Since 2003, Transport Canada has participated in the COSCAP North Asia (COSCAP-NA) initiative. The Member States of this initiative include the People’s Republic of China, the Democratic People’s Republic of Korea, the Republic of Korea, and Mongolia. The United States Federal Aviation Administration, the European Aviation Safety Association, Airbus, and the Boeing Company also support COSCAP-NA through financial or in-kind contributions.

Program Profile

As stated in the Terms and Conditions, the grant to ICAO covers costs associated with salary, travel and technical training in relation to the COSCAP. They also state that the amount of the grant will be at the minimum level required to further the attainment of the objectives of the COSCAP and the results expected from the recipient. The maximum amount payable for the grant to ICAO is $130,000 per year. Between 2009-10 and 2013-14, Transport Canada provided an annual amount of $130,000, totaling $650,000 over the five years.

The grant to ICAO was renewed in 2014-15. No changes were made to the Terms and Conditions of the grant during its renewal.

Evaluation Approach

Given the grant program’s low materiality and low complexity of delivery, the evaluators adopted a streamlined evaluation approachFootnote 1, relying primarily on a review of relevant documents.

The evaluation assessed the relevance/rationale and performance of the grant program, as well as whether efficiency could be demonstrated in the utilization of resources. Performance was assessed based on the activities and expected results outlined in the grant program’s performance measurement strategy. The logic model for the grant program is presented in Table 1 and includes the immediate, intermediate, and ultimate outcomes, as measured according to the grant program’s performance measurement strategy.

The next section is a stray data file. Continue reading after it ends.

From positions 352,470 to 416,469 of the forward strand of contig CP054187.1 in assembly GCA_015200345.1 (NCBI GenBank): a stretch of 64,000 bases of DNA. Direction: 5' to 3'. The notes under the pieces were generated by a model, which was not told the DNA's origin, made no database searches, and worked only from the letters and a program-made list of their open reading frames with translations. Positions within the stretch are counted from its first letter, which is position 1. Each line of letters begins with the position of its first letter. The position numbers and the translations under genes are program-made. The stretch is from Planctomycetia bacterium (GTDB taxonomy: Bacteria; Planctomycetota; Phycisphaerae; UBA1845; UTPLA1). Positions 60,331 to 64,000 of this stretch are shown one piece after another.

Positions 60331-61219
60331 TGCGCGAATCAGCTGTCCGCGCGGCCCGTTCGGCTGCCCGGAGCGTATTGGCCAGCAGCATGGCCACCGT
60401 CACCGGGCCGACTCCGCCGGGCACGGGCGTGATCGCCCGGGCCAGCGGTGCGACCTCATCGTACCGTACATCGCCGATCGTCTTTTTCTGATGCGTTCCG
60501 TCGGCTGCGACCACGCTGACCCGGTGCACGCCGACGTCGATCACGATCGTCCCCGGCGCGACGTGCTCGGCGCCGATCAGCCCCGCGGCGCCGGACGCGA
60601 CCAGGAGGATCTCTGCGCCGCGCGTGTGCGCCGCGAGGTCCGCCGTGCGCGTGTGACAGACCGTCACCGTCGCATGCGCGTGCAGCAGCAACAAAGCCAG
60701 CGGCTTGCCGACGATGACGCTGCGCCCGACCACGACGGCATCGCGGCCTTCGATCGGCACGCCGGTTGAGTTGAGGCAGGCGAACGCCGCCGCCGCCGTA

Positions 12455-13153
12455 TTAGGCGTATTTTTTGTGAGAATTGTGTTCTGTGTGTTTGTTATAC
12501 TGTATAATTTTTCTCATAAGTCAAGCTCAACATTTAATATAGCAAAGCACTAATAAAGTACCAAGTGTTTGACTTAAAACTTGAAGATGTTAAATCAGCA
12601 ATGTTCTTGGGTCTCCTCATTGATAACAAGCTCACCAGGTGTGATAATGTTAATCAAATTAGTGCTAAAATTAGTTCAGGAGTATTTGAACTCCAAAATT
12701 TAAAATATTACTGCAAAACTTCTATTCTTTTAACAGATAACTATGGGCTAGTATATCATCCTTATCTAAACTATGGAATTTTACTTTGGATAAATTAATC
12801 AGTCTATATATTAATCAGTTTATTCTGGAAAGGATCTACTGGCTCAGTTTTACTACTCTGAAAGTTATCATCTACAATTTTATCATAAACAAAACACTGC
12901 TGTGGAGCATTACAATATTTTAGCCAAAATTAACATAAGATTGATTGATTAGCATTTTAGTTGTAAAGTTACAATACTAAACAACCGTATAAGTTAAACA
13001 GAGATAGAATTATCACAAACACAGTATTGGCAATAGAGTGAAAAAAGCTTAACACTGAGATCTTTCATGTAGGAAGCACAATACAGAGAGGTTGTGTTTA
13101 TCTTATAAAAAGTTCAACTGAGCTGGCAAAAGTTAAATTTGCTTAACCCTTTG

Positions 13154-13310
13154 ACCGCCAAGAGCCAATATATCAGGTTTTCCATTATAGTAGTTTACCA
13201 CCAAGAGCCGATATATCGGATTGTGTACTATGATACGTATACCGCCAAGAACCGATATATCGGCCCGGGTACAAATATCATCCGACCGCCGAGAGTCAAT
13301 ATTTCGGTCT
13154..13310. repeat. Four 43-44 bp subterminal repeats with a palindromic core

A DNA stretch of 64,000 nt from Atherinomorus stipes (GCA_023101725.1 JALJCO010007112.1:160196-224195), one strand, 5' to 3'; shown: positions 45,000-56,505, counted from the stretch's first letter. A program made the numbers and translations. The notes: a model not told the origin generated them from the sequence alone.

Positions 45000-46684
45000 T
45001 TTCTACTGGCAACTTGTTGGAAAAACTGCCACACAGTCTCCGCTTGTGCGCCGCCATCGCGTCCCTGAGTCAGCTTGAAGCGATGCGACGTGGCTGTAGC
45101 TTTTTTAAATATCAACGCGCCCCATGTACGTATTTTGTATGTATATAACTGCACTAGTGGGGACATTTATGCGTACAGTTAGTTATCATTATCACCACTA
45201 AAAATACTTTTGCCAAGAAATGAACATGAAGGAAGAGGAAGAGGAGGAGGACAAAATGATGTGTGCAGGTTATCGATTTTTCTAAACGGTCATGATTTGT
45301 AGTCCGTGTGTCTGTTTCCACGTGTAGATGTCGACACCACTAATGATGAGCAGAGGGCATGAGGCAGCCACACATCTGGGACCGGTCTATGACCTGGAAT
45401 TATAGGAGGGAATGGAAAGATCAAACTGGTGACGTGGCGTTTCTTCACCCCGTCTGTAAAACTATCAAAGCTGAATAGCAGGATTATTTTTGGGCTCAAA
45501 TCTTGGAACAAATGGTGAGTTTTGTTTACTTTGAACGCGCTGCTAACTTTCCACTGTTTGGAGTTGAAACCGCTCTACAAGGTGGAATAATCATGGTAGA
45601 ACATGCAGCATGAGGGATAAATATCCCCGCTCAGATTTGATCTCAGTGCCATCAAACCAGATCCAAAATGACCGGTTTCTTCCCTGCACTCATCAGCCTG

Table 1: Logic Model for the grant program in support of the COSCAP

Activities Outputs Immediate Outcomes Intermediate Outcomes Ultimate Outcomes
Prepare Funding Agreement
Attend COSCAP Steering Committee Meetings
Review Status Reports and ICAO Audits
Funding Agreement Increased capacity to provide safety oversight as measured by the provision of training coursesFootnote 2 Compliance with ICAO Standards and Recommended Practices (SARP) by Member States A safe aviation system

The following research questions were used to support the evaluation:

Relevance/Rationale

  1. Is there a continued need for the grant program?
  2. Does the grant program have a clear rationale?
  3. Is the grant program aligned with federal roles and responsibilities?
  4. Is the grant program aligned with Transport Canada strategic outcomes?

Activities and Outputs

  1. Has Canada fulfilled its obligations to the COSCAP?
  2. Have funds been made available on a timely basis to support the COSCAP?
  3. Has Canada been represented on COSCAP Steering Committee meetings?
  4. Have COSCAP Status Reports and ICAO Audit Reports been reviewed?

Achievement of Expected Outcomes

  1. Has Canada demonstrated international collaboration on funding capacity building projects?
  2. Have Member States achieved increased capacity to provide aviation safety oversight?
  3. Have Member States achieved compliance with ICAO SARPs?
  4. Has aviation safety been maintained or improved as a result of the COSCAP?

Efficiency

  1. Does the grant program demonstrate efficiency in the use of financial resources?

Lines of Inquiry

The evaluation used the following lines of inquiry to answer the research questions and inform the overall evaluation:

Document Review

Documentary evidence served as the primary source of information for this evaluation and was used to assess the grant program’s relevance and performance. Key documents include Speeches from the Throne, federal budgets, and departmental reports on performance. Transport Canada’s financial records, invoices from ICAO, and the Terms and Conditions of the grant were reviewed to assess outputs and efficiency.

In addition, ICAO Working Papers, Annual Reports, and Records of Discussions at Steering Committee Meetings were reviewed to assess performance by examining whether the COSCAP has lead to an increase in capacity to provide safety oversight and whether compliance with ICAO SARPs has been achieved by Member States.